## Item Analysis

*April 7, 2009 at 2:00 am* *
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I was lucky enough to be able to spend some time today with Sharon Shrock and Bill Coscarelli, authors of the book Criterion-Referenced Test Development (3rd Edition) and I was reminded of the first time that I understood the basics of item analysis. I wanted to share some knowledge with you that others have found useful.

The following discussion assumes a four choice multiple choice question/item as that makes it easier to explain and understand, however, it can be applied to the “outcome” of the participant answering the question, even if the item had tens of potential outcomes. For example if you had a drag and drop item, or a multiple response item, there would a limited number of responses (even if that number were large) and thereby a limited number of outcomes.

Before I go off on a tangent we’ll focus on a multiple choice item with four choices for this explanation.

Let’s imagine that we presented an item and all of the answers were equally right or equally confusing and all participants had to resort to guessing we’d end up with 25% of participants selecting each choice. If there were more choices we’d have a smaller percentage guess the right answer. So we have a guessing factor in a four choice multiple choice question of 25%.

The table above illustrates this showing the four choices (A, B, C and D), the number of respondents that selected that choice (1,000 selecting each choice) and the resultant percentage being calculated in the third column.

In the real world we’d hope that people don’t have to resort to guessing (although some people have to) and so we might see resultants more like this:

These results were taken from an actual item delivered in a test by a Questionmark customer and provided for me to use as an example. The right choice was C and I’ve highlighted this to make it easy to follow.

From the percentage we can determine the Difficulty or “P value” which is simply the percentage of people selecting the right choice expressed as a real number; so 64% becomes 0.64.

Now let’s imagine that everyone selected the right choice we’d have 100% of people selecting it which would result in a Difficulty of 1.0. An item that everyone gets right is not particularly helpful and we might consider dropping it from our tests as it would not seem to discriminate between the more and less competent/knowledgeable. And conversely if no one selected the right choice (i.e. everyone got it wrong) we’d have a difficulty level of 0.0 which would tell us the question is too hard.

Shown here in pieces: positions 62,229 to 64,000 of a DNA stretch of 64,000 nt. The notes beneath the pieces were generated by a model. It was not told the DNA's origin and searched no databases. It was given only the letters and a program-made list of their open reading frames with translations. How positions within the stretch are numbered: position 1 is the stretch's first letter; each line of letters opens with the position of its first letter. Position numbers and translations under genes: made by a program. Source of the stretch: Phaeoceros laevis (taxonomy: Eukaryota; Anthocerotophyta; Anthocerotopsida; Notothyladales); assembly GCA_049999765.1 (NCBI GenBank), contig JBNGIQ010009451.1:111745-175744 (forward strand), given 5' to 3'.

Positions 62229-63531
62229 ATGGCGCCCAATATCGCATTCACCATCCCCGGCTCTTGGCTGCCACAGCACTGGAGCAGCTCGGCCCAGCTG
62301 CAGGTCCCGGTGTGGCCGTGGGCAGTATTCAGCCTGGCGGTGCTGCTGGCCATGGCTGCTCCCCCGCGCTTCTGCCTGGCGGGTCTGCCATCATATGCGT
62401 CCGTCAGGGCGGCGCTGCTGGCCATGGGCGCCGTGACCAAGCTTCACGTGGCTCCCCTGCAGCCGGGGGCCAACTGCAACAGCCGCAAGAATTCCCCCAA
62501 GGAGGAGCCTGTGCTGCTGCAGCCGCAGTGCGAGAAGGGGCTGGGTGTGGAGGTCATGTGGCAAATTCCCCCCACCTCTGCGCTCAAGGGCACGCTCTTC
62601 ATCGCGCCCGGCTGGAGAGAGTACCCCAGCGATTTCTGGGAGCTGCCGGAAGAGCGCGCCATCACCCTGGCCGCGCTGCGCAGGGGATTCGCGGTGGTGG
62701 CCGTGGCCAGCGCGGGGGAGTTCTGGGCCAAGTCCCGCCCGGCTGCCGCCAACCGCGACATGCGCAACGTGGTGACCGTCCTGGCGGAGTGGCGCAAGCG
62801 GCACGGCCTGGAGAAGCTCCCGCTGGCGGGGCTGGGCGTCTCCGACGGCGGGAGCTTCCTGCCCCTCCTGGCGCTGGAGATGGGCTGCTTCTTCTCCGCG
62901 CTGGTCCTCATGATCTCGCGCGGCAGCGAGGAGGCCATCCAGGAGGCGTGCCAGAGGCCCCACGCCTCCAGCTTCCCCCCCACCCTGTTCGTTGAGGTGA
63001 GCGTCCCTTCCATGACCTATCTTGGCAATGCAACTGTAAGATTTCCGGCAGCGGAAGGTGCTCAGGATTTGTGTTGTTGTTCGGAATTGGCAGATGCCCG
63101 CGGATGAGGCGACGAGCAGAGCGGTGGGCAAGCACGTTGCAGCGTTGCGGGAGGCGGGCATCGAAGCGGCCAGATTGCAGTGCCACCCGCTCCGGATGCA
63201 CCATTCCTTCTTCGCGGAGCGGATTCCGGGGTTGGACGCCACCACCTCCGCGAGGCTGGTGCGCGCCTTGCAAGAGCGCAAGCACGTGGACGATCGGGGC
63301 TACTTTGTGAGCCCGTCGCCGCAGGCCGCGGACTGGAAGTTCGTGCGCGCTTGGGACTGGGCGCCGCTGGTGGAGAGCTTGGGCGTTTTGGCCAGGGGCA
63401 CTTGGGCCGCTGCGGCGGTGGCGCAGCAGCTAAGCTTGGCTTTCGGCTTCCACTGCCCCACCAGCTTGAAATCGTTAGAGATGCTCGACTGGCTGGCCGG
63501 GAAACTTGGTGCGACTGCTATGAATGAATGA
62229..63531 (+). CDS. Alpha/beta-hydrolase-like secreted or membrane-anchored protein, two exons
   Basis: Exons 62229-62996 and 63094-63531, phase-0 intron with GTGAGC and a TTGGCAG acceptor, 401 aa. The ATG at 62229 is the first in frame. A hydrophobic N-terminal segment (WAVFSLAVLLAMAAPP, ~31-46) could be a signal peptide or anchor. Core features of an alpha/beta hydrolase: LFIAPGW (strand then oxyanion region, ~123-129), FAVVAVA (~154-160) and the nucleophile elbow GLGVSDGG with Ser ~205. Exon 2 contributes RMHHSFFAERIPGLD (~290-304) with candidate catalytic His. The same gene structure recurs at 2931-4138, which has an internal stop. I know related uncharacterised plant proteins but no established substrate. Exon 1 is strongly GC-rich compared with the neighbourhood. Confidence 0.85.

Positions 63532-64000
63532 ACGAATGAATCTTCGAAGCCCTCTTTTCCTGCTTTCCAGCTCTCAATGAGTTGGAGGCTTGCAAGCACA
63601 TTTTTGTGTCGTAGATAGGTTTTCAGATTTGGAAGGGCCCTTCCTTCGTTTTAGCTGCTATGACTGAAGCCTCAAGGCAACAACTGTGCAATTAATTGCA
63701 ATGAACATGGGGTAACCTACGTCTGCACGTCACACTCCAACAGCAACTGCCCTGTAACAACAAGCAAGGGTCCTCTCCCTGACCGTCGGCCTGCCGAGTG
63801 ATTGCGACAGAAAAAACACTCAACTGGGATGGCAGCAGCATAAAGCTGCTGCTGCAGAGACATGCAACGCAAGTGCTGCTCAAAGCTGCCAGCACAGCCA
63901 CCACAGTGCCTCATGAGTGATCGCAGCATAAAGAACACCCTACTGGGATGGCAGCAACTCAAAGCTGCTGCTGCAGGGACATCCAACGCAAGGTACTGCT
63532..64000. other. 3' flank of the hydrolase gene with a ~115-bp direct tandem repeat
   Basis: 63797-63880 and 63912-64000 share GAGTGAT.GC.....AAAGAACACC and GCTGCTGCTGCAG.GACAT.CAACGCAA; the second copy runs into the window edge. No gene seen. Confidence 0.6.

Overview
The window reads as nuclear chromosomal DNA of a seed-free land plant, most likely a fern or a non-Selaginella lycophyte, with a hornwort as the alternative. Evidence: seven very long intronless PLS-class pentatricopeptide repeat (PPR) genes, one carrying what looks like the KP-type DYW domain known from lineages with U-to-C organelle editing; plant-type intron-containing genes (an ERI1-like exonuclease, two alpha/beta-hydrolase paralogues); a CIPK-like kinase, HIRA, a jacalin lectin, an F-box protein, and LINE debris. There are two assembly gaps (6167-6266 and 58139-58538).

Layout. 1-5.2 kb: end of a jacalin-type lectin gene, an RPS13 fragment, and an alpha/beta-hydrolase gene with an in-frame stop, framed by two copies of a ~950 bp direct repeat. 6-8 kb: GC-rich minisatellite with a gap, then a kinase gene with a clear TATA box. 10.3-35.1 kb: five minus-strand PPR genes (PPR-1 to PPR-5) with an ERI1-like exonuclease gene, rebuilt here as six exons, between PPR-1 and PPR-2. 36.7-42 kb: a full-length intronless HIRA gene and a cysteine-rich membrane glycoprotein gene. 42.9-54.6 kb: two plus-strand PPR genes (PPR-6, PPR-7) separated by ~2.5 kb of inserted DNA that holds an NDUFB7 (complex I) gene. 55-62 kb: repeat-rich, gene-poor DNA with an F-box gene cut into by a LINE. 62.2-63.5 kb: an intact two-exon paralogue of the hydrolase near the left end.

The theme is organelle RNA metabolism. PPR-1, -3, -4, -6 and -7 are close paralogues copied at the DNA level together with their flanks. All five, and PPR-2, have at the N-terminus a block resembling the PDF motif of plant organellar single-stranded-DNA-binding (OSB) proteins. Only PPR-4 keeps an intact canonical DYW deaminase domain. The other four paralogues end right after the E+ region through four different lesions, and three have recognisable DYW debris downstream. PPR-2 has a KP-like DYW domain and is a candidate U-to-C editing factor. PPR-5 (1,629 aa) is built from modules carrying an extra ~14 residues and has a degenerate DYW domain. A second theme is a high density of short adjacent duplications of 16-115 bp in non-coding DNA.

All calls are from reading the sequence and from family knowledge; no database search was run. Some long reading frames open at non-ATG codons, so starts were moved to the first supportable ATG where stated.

Okay so we get that we need a Difficulty above 0 and below 1 and in our example it is .64 and most often good test items yield Difficulty levels above 0.6 and below 0.9.

So now we can calculate the Participant Mean which is the average score of the test for all of the Participants that selected this choice. And so in our example all the Participants that selected choice “A” had their final tests scores calculated and when we then calculated the mean we determined that it was 35%. We can calculate this statistic for each choice and in our example we can see that the highest Participant Mean is derived form the people selecting choice C, the correct choice; very reassuring.

It is also reassuring that Participant Mean has nothing to do with how mean the Participant are!

Now things get a little more interesting.

We can calculate the Outcome Discrimination which is a number of –1 to +1. It is a calculation based on the contrast of the upper and lower scoring groups that selected a choice. A -1 value would indicate that this is an extremely bad items as only people that fail the test selected this choice. Where as a +1 would provide a perfect Outcome Discrimination indicating that all people that were in the upper group selected this choice.

Outcome Correlation is similar to Outcome Discrimination but provides for a more extensive calculation. Just as with Outcome Discrimination -1 is bad for the right choice but good for an incorrect choice.

You always look for Outcome Discrimination and Outcome Correlation to be positive and typically you look for values above +0.3 but your rigor and concern over the statistical properties of a test item will depend upon whether it is being used for low, medium and/or high stakes assessments.

Well I hope that you found that useful and if you want to know more please check out Greg Pope’s blog posting on Psychometrics 101 or buy (and read) Sharon and Bill’s book!

Entry filed under: Assessment, Professional Life. Tags: Assessment, Bill Coscarelli, Criterion Referenced, Difficult. P Value, Greg Pope, Item, Item Analysis, Outcome Correlation, Outcome Distrimination, Sharon Shrock, Test Development.

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